Kenyan teachers make their first visit to Ireland
After a successful week in which Kenyan teachers visited schools in Ireland, Rose Hennessy from the FOL Ireland office, has blogged on this inspiring project. The visit was made possible by Irish Aid’s WorldWise Global School’s programme, a huge thank you to them.
“Wow! So smart! Great development! These were the words that we heard repeated from the visiting Kenyan teachers during their week’s stay in Ireland. The four teachers, Janeth, Reuben, Caroline & Wesley came from Baraka Secondary School and Sacred Hills Girls High school in Londiani to spend a week in Ireland with their link schools.
They visited classes, gave talks, taught classes, spent time with the students, gained exposure to the Irish educational system. They experienced Irish culture from pipe band musicians in Achill Island to modern Irish dancers in Claremorris and boating on the Shannon near Mountrath. They arrived to our very cold, wet and often windy climate and adjusted over the days with extra layers of hats, fleeces and coats, but they said that what the climate lacked the welcome made up for in warmth and friendship.
This was a unique opportunity for four intelligent, educated, young Kenyans to experience a culture outside of their own for the very first time. This was their first flight, their first visit outside of Kenya – so many firsts! They describe Ireland as a place of goodness where the people are so friendly and welcoming and there is a sense of togetherness and hospitality. These teachers can see change happening in their communities. They see change as inevitable and that for life to improve they must accept change. They are committed to putting into action what they have learned from their visit to Ireland both from the schools and from their personal experience. It is with thanks to Irish Aid’s WorldWise Global Schools programme that this opportunity to experience a different culture and school programme was possible.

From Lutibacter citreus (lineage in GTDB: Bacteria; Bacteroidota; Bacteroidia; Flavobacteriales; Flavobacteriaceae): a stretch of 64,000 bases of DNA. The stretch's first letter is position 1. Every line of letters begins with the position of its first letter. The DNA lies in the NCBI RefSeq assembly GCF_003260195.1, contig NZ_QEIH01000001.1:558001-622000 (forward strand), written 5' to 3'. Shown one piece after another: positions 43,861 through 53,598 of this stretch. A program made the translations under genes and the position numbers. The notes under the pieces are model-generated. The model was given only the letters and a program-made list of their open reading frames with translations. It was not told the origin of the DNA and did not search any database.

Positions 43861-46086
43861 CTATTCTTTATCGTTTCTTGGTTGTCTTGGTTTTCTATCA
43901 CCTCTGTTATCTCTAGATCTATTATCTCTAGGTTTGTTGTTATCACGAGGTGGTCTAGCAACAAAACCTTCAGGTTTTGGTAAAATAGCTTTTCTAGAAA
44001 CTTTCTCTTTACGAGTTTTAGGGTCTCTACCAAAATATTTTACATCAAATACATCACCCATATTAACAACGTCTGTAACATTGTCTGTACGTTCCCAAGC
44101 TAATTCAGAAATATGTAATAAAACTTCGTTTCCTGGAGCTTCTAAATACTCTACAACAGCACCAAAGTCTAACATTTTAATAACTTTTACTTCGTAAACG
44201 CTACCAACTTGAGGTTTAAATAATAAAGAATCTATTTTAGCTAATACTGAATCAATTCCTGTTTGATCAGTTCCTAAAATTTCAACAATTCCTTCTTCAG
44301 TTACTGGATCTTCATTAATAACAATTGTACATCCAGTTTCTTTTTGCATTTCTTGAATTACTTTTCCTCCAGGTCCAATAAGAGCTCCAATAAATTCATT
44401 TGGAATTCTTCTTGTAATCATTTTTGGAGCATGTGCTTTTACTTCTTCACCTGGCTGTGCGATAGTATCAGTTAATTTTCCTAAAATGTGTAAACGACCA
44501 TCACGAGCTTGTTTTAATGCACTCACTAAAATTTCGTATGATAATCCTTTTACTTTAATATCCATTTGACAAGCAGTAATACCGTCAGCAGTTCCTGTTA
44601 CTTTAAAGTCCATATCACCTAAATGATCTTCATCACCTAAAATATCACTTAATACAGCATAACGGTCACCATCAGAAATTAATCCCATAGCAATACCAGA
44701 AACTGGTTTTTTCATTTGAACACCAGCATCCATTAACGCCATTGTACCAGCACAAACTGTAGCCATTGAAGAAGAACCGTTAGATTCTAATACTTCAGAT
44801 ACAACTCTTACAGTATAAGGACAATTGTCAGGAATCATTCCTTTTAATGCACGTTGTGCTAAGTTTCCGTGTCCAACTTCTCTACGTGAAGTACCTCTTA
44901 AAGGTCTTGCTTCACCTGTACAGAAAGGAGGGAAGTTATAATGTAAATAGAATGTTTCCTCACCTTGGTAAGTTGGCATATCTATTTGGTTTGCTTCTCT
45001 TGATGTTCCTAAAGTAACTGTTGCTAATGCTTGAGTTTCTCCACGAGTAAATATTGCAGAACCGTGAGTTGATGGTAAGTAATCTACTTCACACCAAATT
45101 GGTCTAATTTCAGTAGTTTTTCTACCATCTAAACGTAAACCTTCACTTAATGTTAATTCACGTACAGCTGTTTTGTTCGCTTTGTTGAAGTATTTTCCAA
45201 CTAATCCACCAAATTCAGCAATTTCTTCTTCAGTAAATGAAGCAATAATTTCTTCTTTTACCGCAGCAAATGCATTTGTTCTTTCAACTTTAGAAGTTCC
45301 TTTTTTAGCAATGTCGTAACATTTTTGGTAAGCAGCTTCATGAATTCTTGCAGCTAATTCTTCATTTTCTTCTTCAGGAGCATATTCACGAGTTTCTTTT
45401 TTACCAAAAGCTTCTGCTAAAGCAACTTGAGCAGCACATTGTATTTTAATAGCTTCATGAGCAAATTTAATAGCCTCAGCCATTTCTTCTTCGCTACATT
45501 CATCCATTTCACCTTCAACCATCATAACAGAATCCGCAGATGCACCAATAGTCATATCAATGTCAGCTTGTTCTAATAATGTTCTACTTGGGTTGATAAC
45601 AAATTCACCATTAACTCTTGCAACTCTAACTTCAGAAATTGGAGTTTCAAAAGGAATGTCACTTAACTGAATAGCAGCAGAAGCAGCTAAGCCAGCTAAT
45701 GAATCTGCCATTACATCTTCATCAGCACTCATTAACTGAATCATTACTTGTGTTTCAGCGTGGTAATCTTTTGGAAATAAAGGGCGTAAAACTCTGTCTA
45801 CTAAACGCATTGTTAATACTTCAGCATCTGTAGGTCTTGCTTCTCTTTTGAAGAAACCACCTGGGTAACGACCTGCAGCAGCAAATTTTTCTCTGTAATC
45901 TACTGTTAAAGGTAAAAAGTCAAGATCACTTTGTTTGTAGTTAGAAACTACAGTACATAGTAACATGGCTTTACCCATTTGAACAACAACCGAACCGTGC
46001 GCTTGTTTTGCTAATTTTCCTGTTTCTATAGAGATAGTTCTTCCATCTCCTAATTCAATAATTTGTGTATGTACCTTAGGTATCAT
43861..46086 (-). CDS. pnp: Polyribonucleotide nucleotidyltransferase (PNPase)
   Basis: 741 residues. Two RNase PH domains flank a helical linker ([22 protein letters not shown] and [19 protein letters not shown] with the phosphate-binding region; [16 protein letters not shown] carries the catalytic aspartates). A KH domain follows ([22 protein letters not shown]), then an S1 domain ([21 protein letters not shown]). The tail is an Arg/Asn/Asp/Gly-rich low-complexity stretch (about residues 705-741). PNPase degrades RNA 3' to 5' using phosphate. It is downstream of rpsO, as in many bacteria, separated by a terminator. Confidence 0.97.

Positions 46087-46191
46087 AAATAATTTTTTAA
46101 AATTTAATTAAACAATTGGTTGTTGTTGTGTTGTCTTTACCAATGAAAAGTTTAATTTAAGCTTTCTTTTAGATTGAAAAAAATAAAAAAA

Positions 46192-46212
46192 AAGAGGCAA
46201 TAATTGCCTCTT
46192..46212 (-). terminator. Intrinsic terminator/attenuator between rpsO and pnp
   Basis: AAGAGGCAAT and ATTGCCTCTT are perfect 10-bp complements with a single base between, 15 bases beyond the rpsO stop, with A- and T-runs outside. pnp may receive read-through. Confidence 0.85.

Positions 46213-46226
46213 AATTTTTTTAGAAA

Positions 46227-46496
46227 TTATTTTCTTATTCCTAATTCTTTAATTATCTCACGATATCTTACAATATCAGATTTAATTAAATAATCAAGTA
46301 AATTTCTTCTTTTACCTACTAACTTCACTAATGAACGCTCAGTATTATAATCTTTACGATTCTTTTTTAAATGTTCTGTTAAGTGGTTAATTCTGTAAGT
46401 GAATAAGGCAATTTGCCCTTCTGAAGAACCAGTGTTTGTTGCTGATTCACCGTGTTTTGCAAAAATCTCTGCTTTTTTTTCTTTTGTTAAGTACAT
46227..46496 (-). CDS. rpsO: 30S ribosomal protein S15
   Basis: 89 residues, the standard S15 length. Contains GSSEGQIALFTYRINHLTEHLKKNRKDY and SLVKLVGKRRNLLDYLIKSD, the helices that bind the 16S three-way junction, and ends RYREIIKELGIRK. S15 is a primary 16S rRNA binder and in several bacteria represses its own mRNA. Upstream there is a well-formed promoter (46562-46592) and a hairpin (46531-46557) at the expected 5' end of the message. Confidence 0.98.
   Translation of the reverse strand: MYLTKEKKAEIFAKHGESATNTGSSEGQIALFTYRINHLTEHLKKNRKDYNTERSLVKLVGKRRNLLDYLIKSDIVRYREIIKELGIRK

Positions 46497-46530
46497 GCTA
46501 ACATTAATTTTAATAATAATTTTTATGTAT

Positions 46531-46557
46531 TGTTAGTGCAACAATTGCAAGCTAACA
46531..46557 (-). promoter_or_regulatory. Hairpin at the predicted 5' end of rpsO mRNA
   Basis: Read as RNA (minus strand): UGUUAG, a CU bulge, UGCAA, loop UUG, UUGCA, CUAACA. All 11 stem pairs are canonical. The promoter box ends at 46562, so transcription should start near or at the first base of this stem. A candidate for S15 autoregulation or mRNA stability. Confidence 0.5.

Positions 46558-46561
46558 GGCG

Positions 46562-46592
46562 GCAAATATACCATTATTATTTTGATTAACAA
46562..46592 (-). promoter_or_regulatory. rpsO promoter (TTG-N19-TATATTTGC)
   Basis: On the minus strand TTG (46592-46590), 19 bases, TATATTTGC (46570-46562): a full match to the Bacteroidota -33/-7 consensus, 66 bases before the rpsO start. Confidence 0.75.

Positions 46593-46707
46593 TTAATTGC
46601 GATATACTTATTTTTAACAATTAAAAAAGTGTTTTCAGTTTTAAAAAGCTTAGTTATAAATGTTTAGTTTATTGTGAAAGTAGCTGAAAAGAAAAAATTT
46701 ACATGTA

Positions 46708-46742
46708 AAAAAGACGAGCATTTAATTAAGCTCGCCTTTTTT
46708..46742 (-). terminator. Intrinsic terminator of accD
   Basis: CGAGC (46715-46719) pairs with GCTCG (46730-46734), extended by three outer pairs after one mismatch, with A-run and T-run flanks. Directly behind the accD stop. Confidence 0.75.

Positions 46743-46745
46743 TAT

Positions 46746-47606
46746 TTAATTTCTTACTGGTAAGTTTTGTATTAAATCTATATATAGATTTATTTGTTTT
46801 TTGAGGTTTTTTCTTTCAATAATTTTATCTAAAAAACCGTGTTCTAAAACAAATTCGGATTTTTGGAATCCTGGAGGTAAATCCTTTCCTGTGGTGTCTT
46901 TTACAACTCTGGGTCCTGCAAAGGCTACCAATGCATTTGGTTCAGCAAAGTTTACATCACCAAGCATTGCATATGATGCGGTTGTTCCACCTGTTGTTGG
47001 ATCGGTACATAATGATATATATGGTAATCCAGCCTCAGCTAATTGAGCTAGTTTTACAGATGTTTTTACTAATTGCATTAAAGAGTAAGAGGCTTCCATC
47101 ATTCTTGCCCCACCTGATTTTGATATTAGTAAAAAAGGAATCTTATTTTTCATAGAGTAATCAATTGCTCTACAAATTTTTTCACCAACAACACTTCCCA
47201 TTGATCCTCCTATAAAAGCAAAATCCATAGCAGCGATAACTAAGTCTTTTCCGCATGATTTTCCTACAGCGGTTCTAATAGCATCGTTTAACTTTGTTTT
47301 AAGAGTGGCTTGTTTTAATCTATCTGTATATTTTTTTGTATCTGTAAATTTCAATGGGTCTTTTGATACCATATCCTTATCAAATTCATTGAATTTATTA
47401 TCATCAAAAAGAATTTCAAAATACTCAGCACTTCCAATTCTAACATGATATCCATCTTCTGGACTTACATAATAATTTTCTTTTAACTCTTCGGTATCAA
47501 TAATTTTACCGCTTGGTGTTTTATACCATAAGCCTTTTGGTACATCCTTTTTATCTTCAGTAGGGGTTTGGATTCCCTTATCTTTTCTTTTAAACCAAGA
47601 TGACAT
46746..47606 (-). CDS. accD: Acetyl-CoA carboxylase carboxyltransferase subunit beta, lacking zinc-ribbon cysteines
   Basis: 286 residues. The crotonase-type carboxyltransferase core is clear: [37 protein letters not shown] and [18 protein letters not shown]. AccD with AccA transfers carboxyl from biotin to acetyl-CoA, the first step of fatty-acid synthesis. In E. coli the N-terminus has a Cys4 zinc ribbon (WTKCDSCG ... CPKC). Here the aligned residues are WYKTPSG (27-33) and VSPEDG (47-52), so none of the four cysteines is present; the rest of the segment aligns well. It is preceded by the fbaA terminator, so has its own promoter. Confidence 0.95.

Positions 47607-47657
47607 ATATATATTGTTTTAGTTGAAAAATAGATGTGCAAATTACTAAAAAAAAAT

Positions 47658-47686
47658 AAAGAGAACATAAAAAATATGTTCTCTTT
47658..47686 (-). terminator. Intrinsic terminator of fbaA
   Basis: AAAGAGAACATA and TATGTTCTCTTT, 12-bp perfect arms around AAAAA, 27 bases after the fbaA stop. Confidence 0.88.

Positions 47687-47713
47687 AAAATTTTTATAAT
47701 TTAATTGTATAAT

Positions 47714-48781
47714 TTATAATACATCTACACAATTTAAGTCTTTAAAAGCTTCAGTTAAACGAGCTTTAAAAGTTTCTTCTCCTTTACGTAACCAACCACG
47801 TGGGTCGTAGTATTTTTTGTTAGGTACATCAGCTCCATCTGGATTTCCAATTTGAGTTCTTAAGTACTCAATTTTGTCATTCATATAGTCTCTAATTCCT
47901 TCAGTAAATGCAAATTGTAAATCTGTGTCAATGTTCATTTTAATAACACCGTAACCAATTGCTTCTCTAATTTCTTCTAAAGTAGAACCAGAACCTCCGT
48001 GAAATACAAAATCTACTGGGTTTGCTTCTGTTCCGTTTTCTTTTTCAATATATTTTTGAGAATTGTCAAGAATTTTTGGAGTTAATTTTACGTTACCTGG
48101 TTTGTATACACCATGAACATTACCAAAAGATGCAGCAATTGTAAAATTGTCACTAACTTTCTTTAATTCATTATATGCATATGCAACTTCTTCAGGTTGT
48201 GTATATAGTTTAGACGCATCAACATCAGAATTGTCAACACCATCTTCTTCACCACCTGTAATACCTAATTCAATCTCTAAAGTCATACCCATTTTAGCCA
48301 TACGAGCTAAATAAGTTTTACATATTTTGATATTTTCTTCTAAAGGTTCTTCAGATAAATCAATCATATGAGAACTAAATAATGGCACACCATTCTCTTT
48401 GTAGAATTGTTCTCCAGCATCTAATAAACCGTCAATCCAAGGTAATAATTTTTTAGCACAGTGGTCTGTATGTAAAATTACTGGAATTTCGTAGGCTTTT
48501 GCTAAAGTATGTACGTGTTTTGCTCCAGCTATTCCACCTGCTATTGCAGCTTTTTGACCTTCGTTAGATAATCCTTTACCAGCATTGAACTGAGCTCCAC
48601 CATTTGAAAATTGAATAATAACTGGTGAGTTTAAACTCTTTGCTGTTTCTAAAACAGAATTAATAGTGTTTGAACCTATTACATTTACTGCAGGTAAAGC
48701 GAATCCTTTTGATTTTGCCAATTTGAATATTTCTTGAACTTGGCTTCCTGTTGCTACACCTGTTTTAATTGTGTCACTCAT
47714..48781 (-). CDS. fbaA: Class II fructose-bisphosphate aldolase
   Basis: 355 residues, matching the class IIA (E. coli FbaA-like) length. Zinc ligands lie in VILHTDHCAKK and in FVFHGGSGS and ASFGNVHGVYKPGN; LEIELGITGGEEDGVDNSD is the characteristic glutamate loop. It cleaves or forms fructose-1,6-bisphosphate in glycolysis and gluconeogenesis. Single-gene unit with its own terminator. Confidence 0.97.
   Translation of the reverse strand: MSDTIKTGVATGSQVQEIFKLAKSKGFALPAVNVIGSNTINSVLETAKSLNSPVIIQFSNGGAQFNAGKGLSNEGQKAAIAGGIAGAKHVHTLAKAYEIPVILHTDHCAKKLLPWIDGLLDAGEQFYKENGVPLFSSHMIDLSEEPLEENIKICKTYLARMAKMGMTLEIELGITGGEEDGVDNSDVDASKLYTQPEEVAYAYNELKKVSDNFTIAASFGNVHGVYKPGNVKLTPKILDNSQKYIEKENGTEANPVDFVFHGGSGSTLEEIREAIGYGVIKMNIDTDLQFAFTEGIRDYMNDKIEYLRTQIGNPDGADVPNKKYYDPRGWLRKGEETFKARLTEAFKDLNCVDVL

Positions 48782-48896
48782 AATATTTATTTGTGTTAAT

The teachers say they have been able to learn a lot and they believe they have left much behind. I wholeheartedly agree with that sentiment. The students, teachers, host families that the teachers have interacted with have been touched in different ways by their visit and we have also learned a lot. I found myself looking at food differently while I had the teachers with me. On a visit to the local supermarket to buy food for dinner, we checked out the labelling in the fruit & veg section and noted how many countries were represented and how many air miles this food had travelled. Driving through my local town around dinner time it seemed everyone was carrying take out – pizza, Chinese, fish & chips. With every restaurant meal we ate everything was served with chips on the side. The Kenyan diet is very plain, simple, uncomplicated – it was a challenge to find food here that mirrored that. It was like looking at what I see everyday with a different lens – I noticed more of what choice we have, how much processed food we eat, how everything is spiced or sauced and how far we have come from eating locally grown, in-season, uncomplicated food! A personal challenge is set!“
Rose Hennessy, April 2016.
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